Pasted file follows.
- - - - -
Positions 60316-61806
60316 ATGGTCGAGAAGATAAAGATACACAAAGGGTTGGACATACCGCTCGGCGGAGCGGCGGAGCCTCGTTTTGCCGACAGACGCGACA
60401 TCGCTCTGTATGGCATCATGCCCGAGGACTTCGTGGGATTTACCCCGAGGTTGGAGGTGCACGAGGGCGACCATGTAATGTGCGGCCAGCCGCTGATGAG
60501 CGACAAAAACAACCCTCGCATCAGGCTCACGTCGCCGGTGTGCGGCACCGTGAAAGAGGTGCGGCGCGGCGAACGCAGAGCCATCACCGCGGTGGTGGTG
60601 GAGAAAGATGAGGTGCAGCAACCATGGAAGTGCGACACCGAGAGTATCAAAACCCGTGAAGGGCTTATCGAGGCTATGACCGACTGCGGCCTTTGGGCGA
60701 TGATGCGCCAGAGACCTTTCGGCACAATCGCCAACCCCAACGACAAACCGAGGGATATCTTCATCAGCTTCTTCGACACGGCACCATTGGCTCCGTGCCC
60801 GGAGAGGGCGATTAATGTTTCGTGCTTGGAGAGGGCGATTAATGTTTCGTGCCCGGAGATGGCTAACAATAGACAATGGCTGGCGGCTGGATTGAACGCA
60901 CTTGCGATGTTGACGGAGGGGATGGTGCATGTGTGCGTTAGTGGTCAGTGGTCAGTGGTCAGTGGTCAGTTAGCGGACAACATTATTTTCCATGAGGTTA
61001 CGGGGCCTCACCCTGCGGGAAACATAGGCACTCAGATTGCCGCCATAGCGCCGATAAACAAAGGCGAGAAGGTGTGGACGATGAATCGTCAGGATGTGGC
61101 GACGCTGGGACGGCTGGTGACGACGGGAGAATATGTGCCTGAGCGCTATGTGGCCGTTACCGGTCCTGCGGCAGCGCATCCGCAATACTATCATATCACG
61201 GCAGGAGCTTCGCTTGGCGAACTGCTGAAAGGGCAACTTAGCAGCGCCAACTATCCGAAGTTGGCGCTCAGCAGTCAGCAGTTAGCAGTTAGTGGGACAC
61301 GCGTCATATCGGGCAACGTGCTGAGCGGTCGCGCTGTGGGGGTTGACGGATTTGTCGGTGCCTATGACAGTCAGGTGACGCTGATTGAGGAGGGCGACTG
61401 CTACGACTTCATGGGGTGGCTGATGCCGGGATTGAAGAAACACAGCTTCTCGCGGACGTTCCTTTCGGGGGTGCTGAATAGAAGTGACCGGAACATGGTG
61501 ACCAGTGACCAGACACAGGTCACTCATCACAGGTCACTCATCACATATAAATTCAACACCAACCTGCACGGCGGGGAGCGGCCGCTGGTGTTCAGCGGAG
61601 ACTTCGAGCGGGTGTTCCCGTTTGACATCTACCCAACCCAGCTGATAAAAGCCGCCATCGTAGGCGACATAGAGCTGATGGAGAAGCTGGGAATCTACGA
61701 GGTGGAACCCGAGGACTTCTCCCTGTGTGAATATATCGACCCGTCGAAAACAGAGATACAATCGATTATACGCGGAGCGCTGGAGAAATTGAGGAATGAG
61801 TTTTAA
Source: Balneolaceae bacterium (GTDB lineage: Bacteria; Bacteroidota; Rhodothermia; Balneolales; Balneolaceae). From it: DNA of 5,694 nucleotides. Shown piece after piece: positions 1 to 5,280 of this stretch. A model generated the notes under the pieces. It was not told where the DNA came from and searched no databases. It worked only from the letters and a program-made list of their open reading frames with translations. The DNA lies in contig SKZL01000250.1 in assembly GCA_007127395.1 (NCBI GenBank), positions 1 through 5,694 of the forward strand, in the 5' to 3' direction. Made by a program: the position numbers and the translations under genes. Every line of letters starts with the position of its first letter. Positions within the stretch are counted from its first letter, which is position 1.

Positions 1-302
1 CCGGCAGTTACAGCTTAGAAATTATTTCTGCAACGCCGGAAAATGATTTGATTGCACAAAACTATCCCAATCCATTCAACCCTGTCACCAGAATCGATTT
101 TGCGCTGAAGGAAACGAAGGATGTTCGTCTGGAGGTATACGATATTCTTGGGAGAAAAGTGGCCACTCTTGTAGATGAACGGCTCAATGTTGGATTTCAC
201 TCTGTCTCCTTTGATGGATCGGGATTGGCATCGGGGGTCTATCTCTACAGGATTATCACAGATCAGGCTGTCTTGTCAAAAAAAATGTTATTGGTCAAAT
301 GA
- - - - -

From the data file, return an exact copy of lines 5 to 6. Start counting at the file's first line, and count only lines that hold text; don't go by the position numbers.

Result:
60601 GAGAAAGATGAGGTGCAGCAACCATGGAAGTGCGACACCGAGAGTATCAAAACCCGTGAAGGGCTTATCGAGGCTATGACCGACTGCGGCCTTTGGGCGA
60701 TGATGCGCCAGAGACCTTTCGGCACAATCGCCAACCCCAACGACAAACCGAGGGATATCTTCATCAGCTTCTTCGACACGGCACCATTGGCTCCGTGCCC